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Showing posts from July, 2015

Infographics time and the trouble with second languages

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Infographics time again! Last time it was that pretty graph from South China Morning post that had huge spread and lots of problems, see this post about that infographic and also this one about journalists, researchers and info graphics. This time we've got two infographics of "second languages of the countries of the world" using almost the same data - one by the site MoveHub.com who works in international moving and one interactive map made by Olivet Nazarene University of countries second languages. I'll go through some of the problems with these infographics, suggest some improvements and show some other neat relevant illustrations.

If you have any questions or if you're a journalist interested in writing about the languages of the world and require assistance, don't hesitate to contact us.

Both infographics features data from the CIA's World Factbook - a US-run enterprise to provide information about the world for policymakers. The factbook is annual…

If you are not a linguist...

A few months ago, a paper came out in PNAS (Dodds et al 2015) that triggered blogger Joe McVeigh to write a post with the title "If you’re not a linguist, don’t do linguistic research". I’d like to take the opportunity here to discuss this attitude.
(In light of full disclosure, I am an originally conventionally trained linguist but started using less conventional phylogenetic methods during my PhD, and now work in an interdisciplinary lab together with biologists and computer scientists. My 2014 dissertation even featured on this blog before!)
This post is not about the PNAS study, and it should be noted that Joe McVeigh did write a later post with a somewhat apologetic title (“If you’re not a linguist, big deal! (We have cooties and are into weird stuff anyways)”). However, I think that this general sentiment is quite alive among linguists, and has been for a while. An earlier example of this sentiment can be found in archeologist Colin Renfrew's 2000 paper "At the …

The International Linguistics Olympiad starts on Monday

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On Monday the International Linguistics Olympiad starts in Blagoevgrad in Bulgaria. 44 teams of secondary school students from 29 countries will compete in solving linguistic puzzles. They will compete in 18 different languages, you can read more about those here. The olympiad is about solving linguistic puzzles based on the languages of the world (it is not a test of competence in different languages, just like linguistics is not the science of knowing the most languages).

We want to wish all participants all the best, good luck everyone! If you're wondering anything about languages or linguistics, feel free to ask us Humans for advice!


Linguistics is a great discipline, it's great to see so many enthusiastic young people from all over the world get together to celebrate it. I hope they all have tons of fun and learn loads :)!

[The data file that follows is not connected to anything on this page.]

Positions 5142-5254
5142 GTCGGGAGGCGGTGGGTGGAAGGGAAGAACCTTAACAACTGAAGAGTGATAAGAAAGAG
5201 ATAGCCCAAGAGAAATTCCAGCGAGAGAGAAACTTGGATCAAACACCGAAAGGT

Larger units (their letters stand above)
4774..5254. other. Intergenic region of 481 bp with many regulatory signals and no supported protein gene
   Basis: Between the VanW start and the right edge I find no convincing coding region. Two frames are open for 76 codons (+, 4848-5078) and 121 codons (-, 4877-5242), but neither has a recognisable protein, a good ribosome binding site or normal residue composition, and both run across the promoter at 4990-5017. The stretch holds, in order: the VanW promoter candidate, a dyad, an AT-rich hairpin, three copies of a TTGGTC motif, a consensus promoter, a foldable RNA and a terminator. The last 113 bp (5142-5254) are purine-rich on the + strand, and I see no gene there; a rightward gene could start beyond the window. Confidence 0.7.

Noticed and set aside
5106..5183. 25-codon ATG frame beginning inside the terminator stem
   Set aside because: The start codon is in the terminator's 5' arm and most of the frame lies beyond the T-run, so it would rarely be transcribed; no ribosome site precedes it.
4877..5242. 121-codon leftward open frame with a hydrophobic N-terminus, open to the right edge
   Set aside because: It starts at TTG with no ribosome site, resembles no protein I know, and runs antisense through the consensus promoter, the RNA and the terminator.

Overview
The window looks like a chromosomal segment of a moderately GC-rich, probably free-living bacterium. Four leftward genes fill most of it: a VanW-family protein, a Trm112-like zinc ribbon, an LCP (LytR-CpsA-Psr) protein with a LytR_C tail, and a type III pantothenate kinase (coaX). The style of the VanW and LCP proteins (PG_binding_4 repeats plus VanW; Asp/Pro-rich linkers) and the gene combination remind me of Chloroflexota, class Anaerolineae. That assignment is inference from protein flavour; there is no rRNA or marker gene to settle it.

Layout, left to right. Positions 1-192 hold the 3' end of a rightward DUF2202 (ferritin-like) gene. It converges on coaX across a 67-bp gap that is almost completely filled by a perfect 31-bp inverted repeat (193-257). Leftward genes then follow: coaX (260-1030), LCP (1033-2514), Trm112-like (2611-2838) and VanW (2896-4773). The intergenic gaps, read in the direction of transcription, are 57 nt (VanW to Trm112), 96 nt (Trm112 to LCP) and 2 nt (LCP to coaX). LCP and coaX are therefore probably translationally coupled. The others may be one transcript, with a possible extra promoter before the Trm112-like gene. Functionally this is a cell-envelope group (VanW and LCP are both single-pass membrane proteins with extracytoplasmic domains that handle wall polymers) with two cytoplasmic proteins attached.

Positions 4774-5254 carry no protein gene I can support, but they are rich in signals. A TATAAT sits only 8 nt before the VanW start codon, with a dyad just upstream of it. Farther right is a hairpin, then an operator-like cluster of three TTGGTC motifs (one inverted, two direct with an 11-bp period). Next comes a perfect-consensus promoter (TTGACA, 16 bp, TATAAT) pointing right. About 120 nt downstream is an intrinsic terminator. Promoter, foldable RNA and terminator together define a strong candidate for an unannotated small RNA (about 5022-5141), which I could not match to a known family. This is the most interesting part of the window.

If you want to follow the IOL around on the internets, check out this post for different ways of doing that and keep an eye out for #ioling. If you…

That infographic, again - infograhics, researchers and journalism

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Hiya readers, 

This is a post more about public outreach by scientists and journalism than linguistic diversity or description; please bear with me.
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TL;DR: Journalists are producing more and more composite stories where infographics and fact sheets are being used as separate entities. The interest for the infographic of the world's languages that I made a post about is an example of this. The public's awareness of the world is being shaped more by media outlets and journalists and less by published academic papers, education and/or encyclopaedias. Many of these stories and facts require more context and background to make sense. There is a higher demand than before on consumers of information evaluating and judging the information. Researchers are also becoming more interested in publicly accessible visualisations of their work. Journalists and researchers are very similar, we should collaborate more.
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So, I was rather su…

Workshop in Jena on Austronesian linguistics, archeology and genetics

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Last week at the new MPI for the Science of Human History in Jena, there was a two-day workshop on the peopling of island Southeast Asia and the Pacific, organised by Russell Gray, Lisa Matisoo-Smith and Simon Greenhill.  It was divided between talks on archeology, linguistics and genetics, with a couple of others on computational modeling from anthropology and ecology.  The titles and abstracts of talks are here.  Here is my brief and perhaps slightly garbled summary of the talks.
Archeology Bob Blust said in his talk that linguistics can make predictions for archeology, such as the presence of Neolithic rice remains in Taiwan, because Austronesian languages originated in Taiwan, and Proto-Austronesian is reconstructed as having many terms for rice.  This prediction turned out to be vindicated, such as by japonica rice grains found at the 4500-5000 BP site at Dabenkeng.  In this spirit, some archeology talks were on migrations which we know happened from linguistics, but where the arch…